The second Ed Force One had a sadder end, and ended up sitting in a warehouse in Phoenix until it was dismantled and sold for scrap metal. The third and final Iron Maiden plane was returned to the former owner in 2016 and, in 2022, delivered to Air Salvage to be dismantled and also turned into scrap.
Commander Bruce Dickinson
Bruce Dickinson has always been passionate about aviation, even before joining Iron Maiden and, in 1998, he got his license. Since then, he has also accumulated the role of Commander Dickinson (although he does not like to be called that).
Bruce Dickinson has piloted everything from a small Cessna 152 to the gigantic 747-400. Retired from this position since 2022, today he is connected to aviation through Caerdav, a company he founded for aircraft maintenance in 2012, under the name Cardiff Aviation. “Now I’m a driver in the back seat,” he joked.
During his more than 20-year career as a professional pilot, Dickinson has accumulated approximately 7,000 flight hours. “Every boy has a fantasy. My heroes were submarine captains, test pilots, astronauts and fighter pilots,” he told Business Jet.
Curiosities about Ed Force One planes
All are very expensive: According to information from Metal Hammer, the first two Ed Force One were valued at around US$ 65 million, while the last Iron Maiden plane cost a trifle of US$ 250 million.
“Temporary” Ed Force One: In 2018, Embraer invited vocalist Bruce Dickinson to try out a Legacy 500 executive jet. The company stamped the name Iron Maiden and Eddie’s face on the sides. At the end of the flight, “Commander Dickinson” autographed the plane with the message: “Best Embraer Jet. Well Done” (“Best Embraer jet. Well done”).
Homage to the “Beast”: The date of Ed Force One’s last official trip on an Iron Maiden plane, not by chance, was on 06/06/2016, a clear allusion to the song “The Number of The Beast”.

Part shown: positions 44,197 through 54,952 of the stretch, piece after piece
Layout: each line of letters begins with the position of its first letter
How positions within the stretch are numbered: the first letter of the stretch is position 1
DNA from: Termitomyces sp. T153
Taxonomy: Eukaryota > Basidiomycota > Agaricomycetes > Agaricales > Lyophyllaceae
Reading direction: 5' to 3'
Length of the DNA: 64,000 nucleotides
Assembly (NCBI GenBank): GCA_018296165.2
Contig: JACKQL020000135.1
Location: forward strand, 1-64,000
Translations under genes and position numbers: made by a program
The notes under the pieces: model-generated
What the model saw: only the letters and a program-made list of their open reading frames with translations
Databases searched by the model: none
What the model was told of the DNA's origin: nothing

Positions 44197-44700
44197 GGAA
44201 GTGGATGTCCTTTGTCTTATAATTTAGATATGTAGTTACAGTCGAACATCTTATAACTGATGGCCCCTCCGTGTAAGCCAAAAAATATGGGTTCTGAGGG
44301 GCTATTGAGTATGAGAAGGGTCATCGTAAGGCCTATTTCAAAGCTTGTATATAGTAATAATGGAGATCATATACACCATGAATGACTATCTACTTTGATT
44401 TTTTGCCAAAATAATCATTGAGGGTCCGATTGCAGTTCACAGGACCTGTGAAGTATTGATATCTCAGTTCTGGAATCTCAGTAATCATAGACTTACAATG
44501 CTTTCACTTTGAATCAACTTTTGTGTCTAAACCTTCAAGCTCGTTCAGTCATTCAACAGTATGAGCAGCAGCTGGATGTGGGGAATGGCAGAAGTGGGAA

How was the mascot Eddie “born”?
Those who are passionate about rock, especially the classics, may not even like the sound of Iron Maiden, but they certainly know Eddie “The Head”, the mascot that illustrates all the covers of the immense discography. But do you know how Ed was “born”, and who was he inspired by?
Eddie was just a head in the beginning. Hence the “surname” The Head (The Head, in Portuguese). The work of designer Derek Riggs, the most famous mascot in the rock world was almost an “inspirational muse” of the punk movement.
According to the wikimetal website, Riggs was inspired by the punk movement to design Eddie, who had a decaying face to illustrate that the youth of the time “was being wasted and thrown away”. The problem is that no band agreed to “adopt” Eddie after a year of incessant searches.
Then came the invitation to a meeting with Iron Maiden. The band fell in love with the macabre figure and Eddie became a world-renowned and idolized monster from 1980 onwards, when he illustrated the cover of the single Running Free.
In addition to Derek Riggs, other illustrators brought Eddie to life on Iron Maiden albums: Melvyn Grant and Hugh Syme. Another curiosity is that Nicko McBrain, drummer who provisionally replaced Clive Burr in 1982, made his debut in the band “dressed” in an Eddie mask, precisely so as not to show fans that the original lineup had been modified.